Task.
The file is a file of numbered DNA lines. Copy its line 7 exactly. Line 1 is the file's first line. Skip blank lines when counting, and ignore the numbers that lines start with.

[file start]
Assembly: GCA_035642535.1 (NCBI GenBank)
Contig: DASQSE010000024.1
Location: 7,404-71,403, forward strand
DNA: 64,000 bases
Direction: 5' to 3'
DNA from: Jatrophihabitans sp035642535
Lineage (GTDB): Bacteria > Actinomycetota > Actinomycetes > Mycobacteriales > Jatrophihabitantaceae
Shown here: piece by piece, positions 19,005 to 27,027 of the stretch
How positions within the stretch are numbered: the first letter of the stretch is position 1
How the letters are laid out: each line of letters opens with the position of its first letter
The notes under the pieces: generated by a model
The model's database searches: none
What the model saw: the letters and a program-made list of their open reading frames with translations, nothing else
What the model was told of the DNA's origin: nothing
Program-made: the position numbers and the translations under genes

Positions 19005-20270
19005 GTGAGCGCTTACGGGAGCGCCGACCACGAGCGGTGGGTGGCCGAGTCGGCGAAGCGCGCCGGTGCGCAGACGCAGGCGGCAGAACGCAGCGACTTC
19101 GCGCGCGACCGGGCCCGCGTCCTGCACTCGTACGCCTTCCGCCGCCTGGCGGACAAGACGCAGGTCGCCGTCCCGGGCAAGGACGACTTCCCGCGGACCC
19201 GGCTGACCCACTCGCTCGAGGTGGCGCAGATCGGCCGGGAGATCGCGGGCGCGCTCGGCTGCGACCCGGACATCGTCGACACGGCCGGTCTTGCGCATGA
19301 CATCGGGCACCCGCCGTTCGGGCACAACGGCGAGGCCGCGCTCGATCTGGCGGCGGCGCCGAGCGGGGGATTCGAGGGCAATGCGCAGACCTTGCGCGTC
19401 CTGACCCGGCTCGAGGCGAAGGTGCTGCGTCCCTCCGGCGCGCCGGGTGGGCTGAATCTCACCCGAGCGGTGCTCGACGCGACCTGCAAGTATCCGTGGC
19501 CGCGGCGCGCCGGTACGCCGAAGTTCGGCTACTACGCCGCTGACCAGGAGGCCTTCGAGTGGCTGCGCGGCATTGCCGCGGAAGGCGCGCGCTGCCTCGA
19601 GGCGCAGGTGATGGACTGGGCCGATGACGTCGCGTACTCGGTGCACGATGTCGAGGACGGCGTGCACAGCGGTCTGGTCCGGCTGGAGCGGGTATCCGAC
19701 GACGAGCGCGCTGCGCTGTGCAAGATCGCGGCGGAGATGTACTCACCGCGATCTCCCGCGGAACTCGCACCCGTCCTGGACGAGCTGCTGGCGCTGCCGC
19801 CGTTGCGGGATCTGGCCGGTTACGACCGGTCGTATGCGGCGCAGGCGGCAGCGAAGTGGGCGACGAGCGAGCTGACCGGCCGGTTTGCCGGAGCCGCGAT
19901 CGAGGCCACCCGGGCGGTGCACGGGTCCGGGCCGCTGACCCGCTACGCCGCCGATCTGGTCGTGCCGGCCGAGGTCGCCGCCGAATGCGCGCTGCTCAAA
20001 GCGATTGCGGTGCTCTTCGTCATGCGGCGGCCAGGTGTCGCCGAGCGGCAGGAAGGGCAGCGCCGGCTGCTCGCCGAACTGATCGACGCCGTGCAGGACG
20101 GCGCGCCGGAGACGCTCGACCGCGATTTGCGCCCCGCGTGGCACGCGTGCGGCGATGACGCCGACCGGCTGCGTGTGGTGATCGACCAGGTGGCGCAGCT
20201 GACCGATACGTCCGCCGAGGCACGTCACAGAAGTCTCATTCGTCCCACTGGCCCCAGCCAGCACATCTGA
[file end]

Lineage (GTDB): Bacteria > Actinomycetota > Actinomycetes > Mycobacteriales > Jatrophihabitantaceae